Improving The Accuracy Of Dispersion Models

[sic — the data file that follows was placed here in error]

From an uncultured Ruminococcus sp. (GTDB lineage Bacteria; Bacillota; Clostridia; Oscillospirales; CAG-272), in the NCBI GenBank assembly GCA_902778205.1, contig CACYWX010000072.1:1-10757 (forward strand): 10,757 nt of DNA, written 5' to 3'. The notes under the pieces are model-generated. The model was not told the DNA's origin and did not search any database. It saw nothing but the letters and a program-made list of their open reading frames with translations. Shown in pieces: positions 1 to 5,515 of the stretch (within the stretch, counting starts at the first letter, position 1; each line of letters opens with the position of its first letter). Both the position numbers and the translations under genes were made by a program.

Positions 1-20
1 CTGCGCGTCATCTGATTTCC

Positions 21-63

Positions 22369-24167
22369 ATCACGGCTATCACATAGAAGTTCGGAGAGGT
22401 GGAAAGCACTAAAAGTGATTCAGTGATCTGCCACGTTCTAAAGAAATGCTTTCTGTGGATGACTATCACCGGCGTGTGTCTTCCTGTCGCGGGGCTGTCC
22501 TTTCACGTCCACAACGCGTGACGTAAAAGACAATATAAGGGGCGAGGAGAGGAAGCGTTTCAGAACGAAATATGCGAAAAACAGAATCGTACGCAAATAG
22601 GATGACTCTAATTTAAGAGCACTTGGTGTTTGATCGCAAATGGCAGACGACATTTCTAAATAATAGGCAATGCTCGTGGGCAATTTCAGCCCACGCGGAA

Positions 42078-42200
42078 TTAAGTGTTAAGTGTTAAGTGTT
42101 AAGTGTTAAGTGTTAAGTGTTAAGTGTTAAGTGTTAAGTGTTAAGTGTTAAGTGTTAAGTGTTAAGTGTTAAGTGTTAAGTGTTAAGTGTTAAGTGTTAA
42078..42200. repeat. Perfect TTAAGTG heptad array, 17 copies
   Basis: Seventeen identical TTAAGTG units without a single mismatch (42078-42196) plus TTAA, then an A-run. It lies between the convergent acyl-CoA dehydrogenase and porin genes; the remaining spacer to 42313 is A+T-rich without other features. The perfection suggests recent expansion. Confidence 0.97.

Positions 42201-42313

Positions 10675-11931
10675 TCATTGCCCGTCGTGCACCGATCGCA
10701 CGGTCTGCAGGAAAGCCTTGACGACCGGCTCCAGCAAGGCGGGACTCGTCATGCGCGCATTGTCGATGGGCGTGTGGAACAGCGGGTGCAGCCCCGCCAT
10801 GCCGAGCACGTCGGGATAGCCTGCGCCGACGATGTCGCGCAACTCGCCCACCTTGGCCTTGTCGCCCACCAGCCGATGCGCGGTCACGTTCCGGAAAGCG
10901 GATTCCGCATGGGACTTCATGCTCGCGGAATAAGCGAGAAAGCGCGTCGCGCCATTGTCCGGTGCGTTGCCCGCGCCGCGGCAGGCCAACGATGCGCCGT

Ever since dispersion models were first developed over 30 years ago, their accuracy has been subject to scrutiny. If automobile speedometers are accurate within five percent and orifice meters are accurate within about one percent, why can’t dispersion models be just as accurate? The early documents on dispersion modeling referred to accuracy as a “factor of 3.”(1) By the 1970’s, dispersion modeling started to be used as a tool for assessing compliance with ambient air quality standards. The definition of accuracy shifted from the comparison of predicted to measured concentrations for the period of an hour or so to the ability to predict the magnitude of the highest expected hourly or daily concentrations during the period of a year. The U. S. EPA commissioned some studies, and one of these included this cumulative frequency distribution, comparing measured and computed hourly concentrations.(2) The plot, Figure 1, is merely the hourly values arranged in ascending order. The vertical ordinate is the log of concentrations, while the horizontal is the log of the frequency. Since there were 8,079 observations, the 8th highest would be at the 99.9 percentile, the 81st highest the 99.0 percentile, and the 162nd highest the 98.0 percentile. No connection exists between the time of observation and computation. For example, the 50th highest value may have been observed on March 21, while the 50th highest computation may have occurred on November 5. Note that the prediction and the observed values agree quite well above 98 percentile, but agreement is quite poor below this percentile.

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